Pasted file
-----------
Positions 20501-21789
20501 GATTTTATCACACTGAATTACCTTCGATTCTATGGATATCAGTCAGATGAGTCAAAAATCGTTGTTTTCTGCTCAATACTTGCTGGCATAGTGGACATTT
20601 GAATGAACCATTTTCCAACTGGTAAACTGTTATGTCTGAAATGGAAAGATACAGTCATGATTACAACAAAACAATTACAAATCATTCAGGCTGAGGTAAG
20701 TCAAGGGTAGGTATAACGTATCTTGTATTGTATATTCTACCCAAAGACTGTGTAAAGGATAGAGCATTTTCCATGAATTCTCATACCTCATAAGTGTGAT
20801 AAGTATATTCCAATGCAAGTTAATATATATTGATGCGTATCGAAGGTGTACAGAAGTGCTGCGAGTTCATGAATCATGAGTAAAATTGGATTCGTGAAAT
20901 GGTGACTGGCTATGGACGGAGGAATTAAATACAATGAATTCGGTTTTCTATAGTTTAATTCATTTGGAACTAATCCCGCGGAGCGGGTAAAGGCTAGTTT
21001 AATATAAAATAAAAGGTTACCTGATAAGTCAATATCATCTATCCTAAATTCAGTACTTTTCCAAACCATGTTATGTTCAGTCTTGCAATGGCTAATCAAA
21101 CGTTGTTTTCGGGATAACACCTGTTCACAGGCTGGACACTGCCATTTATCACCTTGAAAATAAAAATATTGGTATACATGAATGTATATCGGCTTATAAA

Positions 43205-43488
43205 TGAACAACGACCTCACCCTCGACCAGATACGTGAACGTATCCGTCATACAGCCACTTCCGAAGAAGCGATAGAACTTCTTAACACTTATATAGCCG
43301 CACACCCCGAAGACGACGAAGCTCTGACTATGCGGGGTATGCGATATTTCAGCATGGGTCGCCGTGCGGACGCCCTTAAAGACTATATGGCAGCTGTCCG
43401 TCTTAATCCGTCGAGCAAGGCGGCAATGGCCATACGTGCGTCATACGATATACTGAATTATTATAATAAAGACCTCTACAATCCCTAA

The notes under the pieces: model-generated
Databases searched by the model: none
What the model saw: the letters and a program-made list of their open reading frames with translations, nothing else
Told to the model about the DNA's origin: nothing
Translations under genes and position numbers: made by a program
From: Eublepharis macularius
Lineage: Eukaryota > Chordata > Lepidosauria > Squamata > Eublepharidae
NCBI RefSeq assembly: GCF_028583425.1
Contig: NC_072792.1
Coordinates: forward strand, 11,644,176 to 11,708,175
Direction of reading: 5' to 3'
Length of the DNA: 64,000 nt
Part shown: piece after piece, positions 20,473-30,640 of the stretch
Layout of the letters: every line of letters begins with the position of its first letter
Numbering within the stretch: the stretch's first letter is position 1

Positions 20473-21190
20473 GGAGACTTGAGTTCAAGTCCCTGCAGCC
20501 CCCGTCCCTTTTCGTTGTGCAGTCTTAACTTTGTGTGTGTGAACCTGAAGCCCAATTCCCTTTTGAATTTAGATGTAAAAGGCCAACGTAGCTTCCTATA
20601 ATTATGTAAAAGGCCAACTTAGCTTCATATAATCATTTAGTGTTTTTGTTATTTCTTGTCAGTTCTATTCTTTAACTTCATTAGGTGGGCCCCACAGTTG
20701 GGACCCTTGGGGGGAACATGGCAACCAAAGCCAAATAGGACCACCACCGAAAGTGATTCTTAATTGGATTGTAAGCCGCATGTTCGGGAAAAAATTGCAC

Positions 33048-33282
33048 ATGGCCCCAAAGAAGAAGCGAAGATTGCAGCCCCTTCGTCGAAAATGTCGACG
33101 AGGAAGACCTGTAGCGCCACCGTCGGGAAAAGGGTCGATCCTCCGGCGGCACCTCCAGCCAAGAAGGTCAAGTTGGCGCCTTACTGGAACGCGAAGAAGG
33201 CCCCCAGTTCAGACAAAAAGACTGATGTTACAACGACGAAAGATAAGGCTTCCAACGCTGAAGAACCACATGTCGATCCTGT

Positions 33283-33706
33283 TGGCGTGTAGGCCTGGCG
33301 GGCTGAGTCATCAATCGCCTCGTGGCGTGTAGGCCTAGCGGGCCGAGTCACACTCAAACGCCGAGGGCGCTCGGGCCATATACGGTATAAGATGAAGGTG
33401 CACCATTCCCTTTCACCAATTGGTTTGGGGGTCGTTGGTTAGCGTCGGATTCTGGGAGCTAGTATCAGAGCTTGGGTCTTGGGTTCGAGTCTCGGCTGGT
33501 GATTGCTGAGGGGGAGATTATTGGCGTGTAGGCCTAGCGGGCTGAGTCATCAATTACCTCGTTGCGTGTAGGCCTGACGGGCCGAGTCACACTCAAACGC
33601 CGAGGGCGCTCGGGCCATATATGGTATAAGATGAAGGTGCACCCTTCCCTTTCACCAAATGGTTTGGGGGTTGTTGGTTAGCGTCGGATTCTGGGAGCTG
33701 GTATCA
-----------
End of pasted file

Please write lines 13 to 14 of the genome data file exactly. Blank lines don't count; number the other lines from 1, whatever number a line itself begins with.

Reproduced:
The notes under the pieces: model-generated
Databases searched by the model: none